Officials says faults were detected in the Yemenia Airbus in a 2007 inspection.
Downed airliner was banned from French airspace
SANA'A // Yemeni, Comoran and French officials are collaborating on the investigation into the crash of a Yemeni airliner into the Indian Ocean yesterday that killed up to 152 people. Foremost among their questions is whether the plane was safe to fly. Only one passenger, a 14-year-old girl, is known to have survived Flight IY 626, which crashed in the early hours of yesterday morning just 30km off the coast of the Comoros. Aboard were 153 people.
Arfachad Salim, a rescue co-ordinator for the Comoros Red Crescent, said the girl was brought ashore and added that local fishermen had also found wreckage, passengers' handbags and other effects. A man identified as one of the girl's rescuers told France's Europe 1 radio that the teenager was seen swimming in choppy waters in the middle of bodies and plane debris around four am. "We tried to throw a lifebuoy. She could not grab it. I had to jump in the water to get her," the rescuer said. "She was shaking, shaking. We put four covers on her. We gave her hot, sugary water. We simply asked her name, village."
The girl is now being treated in a hospital in the Comoros. "The bodies of three other people were also recovered," Mohammed Abdulqader, the vice chairman of the General Authority of Civil Aviation and Metrology, told reporters yesterday in Sana'a. Yemeni authorities have identified the nationalities of 93 passengers. "Twenty-six of the identified bodies were Comoran, 54 French, a Palestinian and a Canadian and an 11-member crew including six Yemenis, two Moroccans, an Indonesian, an Ethiopian and a Filipino," Mr Abdulqader said.
French civil aviation officials said 66 passengers were French. Many of the passengers were likely to hold dual nationality, however. Three babies were among the passengers, officials said. The plane set off from the Yemeni capital of Sana'a and went down before landing in Moroni, on the main island of Grand Comoros. The flight had originated in Paris and made a stopover in Marseille, which has a sizeable Comoran immigrant population. In Yemen, passengers changed planes. The flight made another stop in Djibouti before continuing toward Moroni, the capital.
Witnesses said they saw the A310 jet abort a landing attempt and veer out to sea before it disappeared. It was the second time in less than a month that an Airbus has crashed into the ocean. This time French authorities said the Yemeni carrier had been under surveillance and the plane had been banned from French airspace, though Mr Abdulqader denied that. Mr Abdulqader said he believed that the weather could be the main reason for the crash.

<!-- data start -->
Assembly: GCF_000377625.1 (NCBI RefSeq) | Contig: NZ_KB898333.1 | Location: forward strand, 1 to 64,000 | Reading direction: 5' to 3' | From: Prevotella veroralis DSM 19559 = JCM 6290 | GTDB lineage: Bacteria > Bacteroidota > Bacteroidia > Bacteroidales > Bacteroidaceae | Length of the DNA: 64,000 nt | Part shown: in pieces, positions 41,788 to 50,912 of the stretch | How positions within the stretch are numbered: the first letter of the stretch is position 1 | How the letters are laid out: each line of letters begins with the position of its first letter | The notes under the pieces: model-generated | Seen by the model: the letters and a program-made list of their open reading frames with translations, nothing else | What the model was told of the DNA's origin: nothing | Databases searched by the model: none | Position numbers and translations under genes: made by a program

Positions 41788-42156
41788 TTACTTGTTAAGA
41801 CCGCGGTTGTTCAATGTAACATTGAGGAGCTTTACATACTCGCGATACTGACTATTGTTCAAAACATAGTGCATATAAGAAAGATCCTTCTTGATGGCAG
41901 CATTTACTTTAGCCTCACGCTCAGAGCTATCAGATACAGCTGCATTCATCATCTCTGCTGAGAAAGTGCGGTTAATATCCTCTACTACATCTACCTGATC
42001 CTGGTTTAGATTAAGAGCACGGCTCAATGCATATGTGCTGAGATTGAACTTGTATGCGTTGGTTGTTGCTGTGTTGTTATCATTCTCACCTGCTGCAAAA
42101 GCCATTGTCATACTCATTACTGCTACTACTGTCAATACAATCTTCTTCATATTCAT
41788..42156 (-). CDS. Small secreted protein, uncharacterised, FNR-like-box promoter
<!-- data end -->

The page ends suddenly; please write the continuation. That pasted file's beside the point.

"The weather was turbulent as the plane approached Moroni. The wind speed was 61 kilometres per hour as the plane was landing," he said. French authorities said they detected faults in 2007 on the Yemenia A310-300 plane and the airline was under scrutiny, the French transport minister, Dominique Bussereau, said. However, Yemen's transport minister said the aircraft had undergone a thorough inspection in May under Airbus supervision.
"It was a comprehensive inspection carried out in Yemen ? with experts from Airbus," Khaled Ibrahim al Wazeer said. Mohammed Omar Momen, the chief of the Yemeni Engineers Union, said Yemen Air planes are subjected to regular inspections. "I do not think the long flight or the age of the jet has something to do with the crash, which is possibly caused by the wind. The planes are subject to regular inspections and check according to international standards," Mr Momen told reporters in Sana'a.
Mr Bussereau told the I-télé television channel that faults were discovered when the plane was inspected in 2007 by French transport authorities and that the plane had not returned to France since. "The company was not on the blacklist but was subject to stricter checks on our part and was due to be interviewed shortly by the European Union's safety committee," he said. A European Commission official said the crashed plane had sparked an inquiry into the Yemenia airline's safety record. The EC could not confirm whether there were plans by the EU's air safety committee to interview Yemenia.
Many of the passengers began their journey in Paris or Marseille aboard a different Yemenia plane, an A330. They switched to the A310-300 in Sana'a. France sent two navy ships and a plane from its nearby Indian Ocean territories to help the rescue. A committee led by the transportation minister was set up to investigate into this first crash in the history of Yemen airways, according to Mr Abdulqader. However, a Yemeni opposition coalition known as Joint Meeting Parties, a coalition of five parties, demanded a transparent investigation into the "national tragedy".
"This is a national tragedy and officials in the Yemen airways should resign or be presented to court. There has to be a quick, transparent and independent investigation into this crash as a kind of respect for the victims. People in charge of the faults that led to the crash should be held accountable," Mohammed al Sabri, a leading opposition figure, told opposition media. "The Yemen airways has been facing a number of problems including flight schedule, problems between the administration and the staff which led the staff to stage protests and strikes. Some of the cadre of the Yemenia also left for other companies. All these problems show the crash is not accidental and therefore an investigation should be done and results have to be announced," Mr al Sabri added.
The Yemen airways fleet is made of nine aircraft. Yemen owns 51 per cent of the company while the rest is owned by the Saudi government. firstname.lastname@example.org * With additional reporting from Reuters and Agence France-Presse